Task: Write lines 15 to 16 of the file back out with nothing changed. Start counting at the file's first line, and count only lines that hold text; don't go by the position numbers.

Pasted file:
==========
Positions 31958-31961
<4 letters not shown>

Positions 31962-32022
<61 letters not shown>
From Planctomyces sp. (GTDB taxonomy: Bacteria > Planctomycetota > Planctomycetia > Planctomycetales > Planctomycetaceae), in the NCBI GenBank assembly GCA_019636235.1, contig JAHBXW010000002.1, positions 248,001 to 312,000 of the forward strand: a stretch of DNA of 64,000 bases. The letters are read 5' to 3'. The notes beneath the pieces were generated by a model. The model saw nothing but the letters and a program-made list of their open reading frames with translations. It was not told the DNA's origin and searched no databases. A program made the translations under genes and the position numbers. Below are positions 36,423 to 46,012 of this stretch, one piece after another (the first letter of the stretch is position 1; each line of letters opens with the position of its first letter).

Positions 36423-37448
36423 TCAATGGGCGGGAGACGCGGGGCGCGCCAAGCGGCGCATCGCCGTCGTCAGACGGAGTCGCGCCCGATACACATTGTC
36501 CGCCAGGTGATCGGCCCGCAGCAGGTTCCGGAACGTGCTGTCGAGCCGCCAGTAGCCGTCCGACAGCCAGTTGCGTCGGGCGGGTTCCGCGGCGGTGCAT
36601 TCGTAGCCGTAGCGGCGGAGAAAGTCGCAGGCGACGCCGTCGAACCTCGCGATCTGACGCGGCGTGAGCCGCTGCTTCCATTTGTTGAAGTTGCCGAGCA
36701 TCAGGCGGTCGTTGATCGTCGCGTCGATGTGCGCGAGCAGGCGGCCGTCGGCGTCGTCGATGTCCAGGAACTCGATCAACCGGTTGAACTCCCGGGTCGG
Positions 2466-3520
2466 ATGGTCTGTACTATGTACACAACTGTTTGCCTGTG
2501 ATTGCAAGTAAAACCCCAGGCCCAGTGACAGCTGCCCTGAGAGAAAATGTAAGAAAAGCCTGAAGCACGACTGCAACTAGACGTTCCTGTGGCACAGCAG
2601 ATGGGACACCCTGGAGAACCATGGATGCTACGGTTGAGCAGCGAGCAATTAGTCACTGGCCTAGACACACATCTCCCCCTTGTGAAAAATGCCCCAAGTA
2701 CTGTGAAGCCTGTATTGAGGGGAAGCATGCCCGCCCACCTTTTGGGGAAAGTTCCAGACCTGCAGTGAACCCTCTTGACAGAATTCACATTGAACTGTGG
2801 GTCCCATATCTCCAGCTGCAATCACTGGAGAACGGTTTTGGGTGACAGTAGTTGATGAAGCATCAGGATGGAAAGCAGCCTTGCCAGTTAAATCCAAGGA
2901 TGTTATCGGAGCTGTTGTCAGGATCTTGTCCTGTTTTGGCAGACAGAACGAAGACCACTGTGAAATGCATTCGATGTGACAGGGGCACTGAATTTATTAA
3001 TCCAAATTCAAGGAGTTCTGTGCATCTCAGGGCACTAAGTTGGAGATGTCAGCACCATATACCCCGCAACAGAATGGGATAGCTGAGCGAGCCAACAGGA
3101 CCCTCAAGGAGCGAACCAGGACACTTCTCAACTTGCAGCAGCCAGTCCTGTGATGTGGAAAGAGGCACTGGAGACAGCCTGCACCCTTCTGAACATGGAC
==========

2701 CTGTGAAGCCTGTATTGAGGGGAAGCATGCCCGCCCACCTTTTGGGGAAAGTTCCAGACCTGCAGTGAACCCTCTTGACAGAATTCACATTGAACTGTGG
2801 GTCCCATATCTCCAGCTGCAATCACTGGAGAACGGTTTTGGGTGACAGTAGTTGATGAAGCATCAGGATGGAAAGCAGCCTTGCCAGTTAAATCCAAGGA